One week after the fallout, we still have no idea if President Trump actually asked, “Why are we having all these people from shithole countries come here?”
Since reports of the president using racist remarks on Haiti and El Salvador first published, new details emerged claiming there were at least ten people the room. Almost immediately, first of those attendants, Sens. Dick Durbin, came out denouncing the “shithole” language. Next, two other senators, Tom Cotton and David Purdue, issued a joint statement denying such claim. Both said they “did not recall” hearing that specific “shithole” wording, but rather, “shithouse.”
The fourth and fifth witnesses were the president’s chief of staff, John Kelley, and the Homeland Security secretary Kirstjen Nielsen. The former hasn’t clarify what happened, but Nielsen told Congress that she “did not hear” the words, but she remembered the president used “rough talk” during the meeting. Though Nielsen wouldn’t go on to define the exact phrasing, her characterization mirrored the White House’s official response to the matter.
“Look, the president hasn’t said he didn’t use strong language. And this is an important issue,” Sarah Huckabee Sanders told the press. On Sunday night, Trump, the sixth of ten, sidestepped the question by insisting, “I am not a racist.” It came after he tweeted that “[shithole] was not the language used.”
What about Sen. Lindsey Graham, the seventh witness in the room? Durbin told MSNBC that Graham “spoke up and made a direct comment on what the president said.” On this part, Graham acknowledged. After the hearing Trump’s remark, “I said my piece directly to him…The president and all those attending the meeting know what I said and how I feel. I’ve always believed that America is an idea, not defined by its people but by its ideals.” At the same time, Graham didn’t to elaborate on Trump’s exact phrasing. He did, however, relayed the events to his fellow senator from North Carolina. As reported, Sen. Tim Scott said the media’s account of what happened inside the White House that day was “basically accurate.”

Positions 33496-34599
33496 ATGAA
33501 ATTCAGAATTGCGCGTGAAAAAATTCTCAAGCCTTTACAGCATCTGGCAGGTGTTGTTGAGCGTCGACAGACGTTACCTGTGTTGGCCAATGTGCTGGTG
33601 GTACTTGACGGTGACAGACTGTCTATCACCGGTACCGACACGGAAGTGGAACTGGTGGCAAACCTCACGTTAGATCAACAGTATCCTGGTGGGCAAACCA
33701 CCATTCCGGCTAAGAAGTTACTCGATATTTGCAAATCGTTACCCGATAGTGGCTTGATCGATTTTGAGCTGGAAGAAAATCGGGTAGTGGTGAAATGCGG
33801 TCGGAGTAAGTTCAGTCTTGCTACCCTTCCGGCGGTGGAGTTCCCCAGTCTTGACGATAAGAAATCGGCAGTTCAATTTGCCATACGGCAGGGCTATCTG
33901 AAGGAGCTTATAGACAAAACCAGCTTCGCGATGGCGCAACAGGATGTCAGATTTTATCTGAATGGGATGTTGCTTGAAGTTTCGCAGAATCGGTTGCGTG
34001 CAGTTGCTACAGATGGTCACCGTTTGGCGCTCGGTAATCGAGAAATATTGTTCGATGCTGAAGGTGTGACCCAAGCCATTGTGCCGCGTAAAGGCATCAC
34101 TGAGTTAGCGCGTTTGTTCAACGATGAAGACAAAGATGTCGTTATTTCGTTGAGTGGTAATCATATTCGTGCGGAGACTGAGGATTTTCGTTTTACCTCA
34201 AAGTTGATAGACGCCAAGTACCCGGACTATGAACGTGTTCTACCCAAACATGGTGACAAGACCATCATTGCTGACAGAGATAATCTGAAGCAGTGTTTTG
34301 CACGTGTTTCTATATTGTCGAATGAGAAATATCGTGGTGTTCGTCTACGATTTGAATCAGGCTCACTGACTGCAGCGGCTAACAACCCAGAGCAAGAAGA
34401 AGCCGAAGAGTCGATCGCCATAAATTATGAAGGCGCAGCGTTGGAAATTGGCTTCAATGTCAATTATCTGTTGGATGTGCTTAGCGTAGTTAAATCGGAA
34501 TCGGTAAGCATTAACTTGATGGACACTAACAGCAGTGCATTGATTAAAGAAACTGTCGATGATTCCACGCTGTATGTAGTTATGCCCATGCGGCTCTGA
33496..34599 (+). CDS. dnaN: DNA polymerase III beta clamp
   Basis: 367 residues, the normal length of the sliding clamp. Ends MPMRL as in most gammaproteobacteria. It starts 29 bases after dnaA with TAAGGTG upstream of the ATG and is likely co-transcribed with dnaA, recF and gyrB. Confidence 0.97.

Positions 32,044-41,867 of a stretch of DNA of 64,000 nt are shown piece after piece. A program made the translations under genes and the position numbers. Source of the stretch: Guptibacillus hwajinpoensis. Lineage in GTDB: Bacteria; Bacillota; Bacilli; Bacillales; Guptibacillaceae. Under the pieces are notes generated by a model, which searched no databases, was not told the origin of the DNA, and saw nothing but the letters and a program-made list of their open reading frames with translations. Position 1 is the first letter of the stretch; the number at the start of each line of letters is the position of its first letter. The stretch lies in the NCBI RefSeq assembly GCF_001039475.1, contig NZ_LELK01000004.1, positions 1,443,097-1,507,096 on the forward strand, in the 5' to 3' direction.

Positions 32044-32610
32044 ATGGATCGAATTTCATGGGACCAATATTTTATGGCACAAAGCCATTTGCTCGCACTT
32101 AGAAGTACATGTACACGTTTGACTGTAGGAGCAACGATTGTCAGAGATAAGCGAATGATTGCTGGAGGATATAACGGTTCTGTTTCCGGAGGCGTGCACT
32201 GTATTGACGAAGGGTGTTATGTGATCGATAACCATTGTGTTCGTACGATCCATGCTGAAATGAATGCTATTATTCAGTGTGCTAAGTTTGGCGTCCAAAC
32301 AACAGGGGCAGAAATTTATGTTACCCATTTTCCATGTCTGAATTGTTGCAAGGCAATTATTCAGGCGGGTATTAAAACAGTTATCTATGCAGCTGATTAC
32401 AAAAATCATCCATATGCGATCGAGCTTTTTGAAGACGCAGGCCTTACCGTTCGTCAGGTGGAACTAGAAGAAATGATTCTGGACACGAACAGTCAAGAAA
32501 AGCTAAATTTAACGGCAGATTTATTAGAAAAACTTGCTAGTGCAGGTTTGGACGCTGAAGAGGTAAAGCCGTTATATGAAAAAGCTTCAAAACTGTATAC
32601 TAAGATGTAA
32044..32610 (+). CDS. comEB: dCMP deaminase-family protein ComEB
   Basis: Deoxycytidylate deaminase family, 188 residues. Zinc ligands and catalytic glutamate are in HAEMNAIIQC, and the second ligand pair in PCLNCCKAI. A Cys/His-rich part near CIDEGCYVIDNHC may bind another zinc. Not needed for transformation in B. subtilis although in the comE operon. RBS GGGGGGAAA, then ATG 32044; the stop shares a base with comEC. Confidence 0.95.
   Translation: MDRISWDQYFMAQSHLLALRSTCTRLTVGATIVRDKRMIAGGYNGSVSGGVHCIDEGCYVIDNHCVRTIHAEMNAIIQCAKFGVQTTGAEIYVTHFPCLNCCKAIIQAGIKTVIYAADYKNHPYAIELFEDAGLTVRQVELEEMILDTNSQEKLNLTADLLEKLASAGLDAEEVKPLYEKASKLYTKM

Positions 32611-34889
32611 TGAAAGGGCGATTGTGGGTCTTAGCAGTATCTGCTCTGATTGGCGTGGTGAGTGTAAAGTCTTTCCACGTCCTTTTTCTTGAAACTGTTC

By insisting that there was a difference between “shithole” and “shithouse,” Cotton and Purdue have collectively denied the thrust of Trump’s racist sentiment. Together, they joined the growing club of Trump’s enablers by offering themselves as henchmen willingly to discredit the truth. Congressman Mario Diaz-Balart also sat in the room that day but refused to recount what happened because “I’m the only person from South Florida that has a seat at this table.” Diaz-Balart wanted to “solve” the immigration issue. “How does it help to point fingers or say names to the very people I have to quietly negotiate with?” he asked.
Congressman Kevin McCarthy was also there that day but offered no comment. He “stood stone-faced and quiet” as Trump told reporters that he was “not a racist.” And when the number two man of the GOP House refused to shed some light into the confusion, one can be sure to believe that the Republican leadership was in deep cahoot. It explained why Paul Ryan, who descended from an Irish immigrant family, did not outright condemned the remark and labeled it as “unhelpful” and “very unfortunate” instead.
The problem of enabling someone’s horrid lies is that it requires a complete follow-through. Homeland Security secretary Nielsen could not simply stop at telling Congress under oath that she did not recall the exact phrase Trump used, she had to pretend she did not know the majority population of Norway was white, too. ♦